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September 17, 2013



It's unfortunate that we can't achieve justice by democratic methods, because undemocratic methods almost systematically prove to be poor alternatives.
The good point in democracy however is that, although quite imperfect, it is a self-correcting system (just like the market). The equilibrium may never be optimal, but extreme situations are only temporary.
Switzerland will soon vote on a referendum initiated by young leftists that would limit the top remuneration in a corporation to a 1:12 ratio with the lowest remuneration in that corporation.
The odds were initially high against that referendum, but it now appears that its fate is not necessarily doomed.
This would be a striking example of the self-correcting effect of the political system imposing a correction to a market failure.


Because we understand that it's a direct consequence of globalisation.

Lady Gaga is selling more records than Kylie. One is global and current, one isn't.


This raises an interesting thought experiment: if a citizens' basic income were to be introduced, and this increased people's sense of personal security as well as potential (i.e. being able to take the risk to try a new career), would this erode the tolerance of inequality?

In other words, would a CBI be a major psychological step towards equality (across multiple dimensions) as well as a fiscal one?

Ralph Musgrave

Another reason for accepting inequality is that people at the bottom of the pile nowadays enjoy things that kings and queens could only have dreamed about in the middle ages: television plus a hundred different radio stations to listen to – all with vastly better quality music than was available in the middle ages.

Then there is health care, which again is far better quality than anything available in the middle ages.

I seem to remember a survey which asked people if they’d given up their television in exchange for a million pounds. About half said they wouldn’t. So you could argue that people on benefits who have a TV are worth a million.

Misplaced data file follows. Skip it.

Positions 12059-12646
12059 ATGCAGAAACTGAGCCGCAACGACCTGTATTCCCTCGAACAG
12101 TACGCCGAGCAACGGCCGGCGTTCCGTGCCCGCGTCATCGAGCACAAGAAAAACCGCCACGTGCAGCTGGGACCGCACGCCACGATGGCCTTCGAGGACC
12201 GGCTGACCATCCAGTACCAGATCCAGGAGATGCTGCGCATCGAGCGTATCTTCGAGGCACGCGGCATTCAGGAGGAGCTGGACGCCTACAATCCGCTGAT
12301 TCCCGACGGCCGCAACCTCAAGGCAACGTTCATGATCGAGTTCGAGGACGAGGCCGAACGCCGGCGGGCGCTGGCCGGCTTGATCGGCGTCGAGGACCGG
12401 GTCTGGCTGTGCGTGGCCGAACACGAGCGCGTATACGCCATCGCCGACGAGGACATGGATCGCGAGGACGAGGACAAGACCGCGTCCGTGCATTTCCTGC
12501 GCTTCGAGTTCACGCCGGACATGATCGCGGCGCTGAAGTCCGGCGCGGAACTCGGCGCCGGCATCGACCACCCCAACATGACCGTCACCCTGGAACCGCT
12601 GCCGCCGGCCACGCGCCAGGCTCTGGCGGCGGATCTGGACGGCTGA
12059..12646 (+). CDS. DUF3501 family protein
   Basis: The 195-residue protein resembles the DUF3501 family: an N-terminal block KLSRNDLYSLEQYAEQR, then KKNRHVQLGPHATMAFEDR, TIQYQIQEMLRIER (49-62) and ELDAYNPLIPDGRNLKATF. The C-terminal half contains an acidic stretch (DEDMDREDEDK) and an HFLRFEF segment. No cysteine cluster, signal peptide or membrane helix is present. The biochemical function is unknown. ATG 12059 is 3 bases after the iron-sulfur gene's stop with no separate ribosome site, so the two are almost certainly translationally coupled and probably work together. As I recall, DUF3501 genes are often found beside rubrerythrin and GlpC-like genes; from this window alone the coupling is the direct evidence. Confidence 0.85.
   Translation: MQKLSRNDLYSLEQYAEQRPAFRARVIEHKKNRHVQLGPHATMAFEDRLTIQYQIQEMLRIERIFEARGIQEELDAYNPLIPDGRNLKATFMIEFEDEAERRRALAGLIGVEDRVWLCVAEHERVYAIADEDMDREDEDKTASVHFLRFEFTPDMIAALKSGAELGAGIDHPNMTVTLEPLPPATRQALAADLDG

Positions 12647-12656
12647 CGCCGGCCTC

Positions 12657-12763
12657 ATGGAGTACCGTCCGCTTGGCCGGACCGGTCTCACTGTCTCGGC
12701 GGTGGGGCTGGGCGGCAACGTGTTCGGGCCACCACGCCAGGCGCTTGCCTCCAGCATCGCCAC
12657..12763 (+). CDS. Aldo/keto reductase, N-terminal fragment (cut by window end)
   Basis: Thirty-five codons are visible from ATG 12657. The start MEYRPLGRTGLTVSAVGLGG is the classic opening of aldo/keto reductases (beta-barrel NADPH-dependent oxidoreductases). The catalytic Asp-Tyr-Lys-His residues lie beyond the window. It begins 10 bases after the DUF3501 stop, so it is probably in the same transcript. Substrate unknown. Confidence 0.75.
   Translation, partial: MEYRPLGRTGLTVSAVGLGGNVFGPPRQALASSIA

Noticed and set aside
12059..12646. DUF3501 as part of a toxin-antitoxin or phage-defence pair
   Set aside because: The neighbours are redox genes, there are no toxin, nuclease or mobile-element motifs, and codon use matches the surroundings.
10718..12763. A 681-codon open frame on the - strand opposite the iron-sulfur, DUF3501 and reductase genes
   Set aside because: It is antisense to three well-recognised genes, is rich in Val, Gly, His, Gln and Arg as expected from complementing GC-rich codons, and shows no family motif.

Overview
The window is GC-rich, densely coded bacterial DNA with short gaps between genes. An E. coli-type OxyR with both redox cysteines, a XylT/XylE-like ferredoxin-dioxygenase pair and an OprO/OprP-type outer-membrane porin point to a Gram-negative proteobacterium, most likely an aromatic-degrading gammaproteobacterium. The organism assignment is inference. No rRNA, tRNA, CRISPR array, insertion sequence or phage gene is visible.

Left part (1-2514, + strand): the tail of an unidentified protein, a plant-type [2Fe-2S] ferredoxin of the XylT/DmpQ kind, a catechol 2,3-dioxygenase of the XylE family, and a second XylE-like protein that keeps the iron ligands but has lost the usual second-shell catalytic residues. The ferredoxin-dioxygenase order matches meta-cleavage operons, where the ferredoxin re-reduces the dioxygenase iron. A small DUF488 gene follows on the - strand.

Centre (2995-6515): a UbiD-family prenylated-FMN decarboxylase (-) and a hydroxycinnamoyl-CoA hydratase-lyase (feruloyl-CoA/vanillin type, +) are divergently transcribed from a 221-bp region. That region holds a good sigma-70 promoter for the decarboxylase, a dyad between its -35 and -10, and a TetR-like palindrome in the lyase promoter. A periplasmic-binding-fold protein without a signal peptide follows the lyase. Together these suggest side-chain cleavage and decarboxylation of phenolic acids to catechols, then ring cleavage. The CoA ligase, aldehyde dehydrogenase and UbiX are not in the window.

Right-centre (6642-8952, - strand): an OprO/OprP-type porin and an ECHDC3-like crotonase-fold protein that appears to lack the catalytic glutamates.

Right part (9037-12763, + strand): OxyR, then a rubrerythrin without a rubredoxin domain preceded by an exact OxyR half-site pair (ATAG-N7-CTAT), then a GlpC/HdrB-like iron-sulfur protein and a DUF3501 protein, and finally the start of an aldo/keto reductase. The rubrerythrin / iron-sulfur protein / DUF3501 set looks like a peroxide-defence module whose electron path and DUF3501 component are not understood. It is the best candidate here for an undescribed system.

Steve M

Is there any proof whatsoever that government redistribution of income would reduce inequality, though? Intuitively, it would more likely increase the income of the largest of the 1% - the government itself - at the expense of everyone else.


Steve M, can you explain in words of one syllable please? I don't understand your point.


Perhaps Steve is saying that government efforts at redistribution bloat the public sector while not appearing to do very much for the intended recipients.


Maybe it's the thought that counts = )


Doesn't the data suggest something more complex? That the losers in a more equal society want a society more equal than losers in a more unequal society; but that those in a more equal society want to increase inequality somewhat and those in a more unequal society want to reduce it quite a bit.

That would suggest that there is some political mileage in calling for a more equal society in a very unequal one, just not as much as an egalitarian may like

Dan Kervick

I wouldn't despair so much about the possibility of democratic change. One reason people lack the capacity to oppose inequality effectively is that they simply never hear the arguments against inequality and against the idea that unequal earnings are deserved. They are propagandized on a daily basis by a corporate-owned entertainment industry that pushes the message that poor individual outcomes are always a consequence of a failure of individual virtue. That appears to be the message of about 90% of "reality shows".

However, it is also important that we don't just appeal to "justice", since the sense of justice is a mysterious faculty which varies from person to person. Inequality is a dysfunctional social condition that undermines the capacity for democracy and destroys the political power of those at the bottom; and it is a dysfunctional economic condition that prevents a society from achieving its full economic potential.

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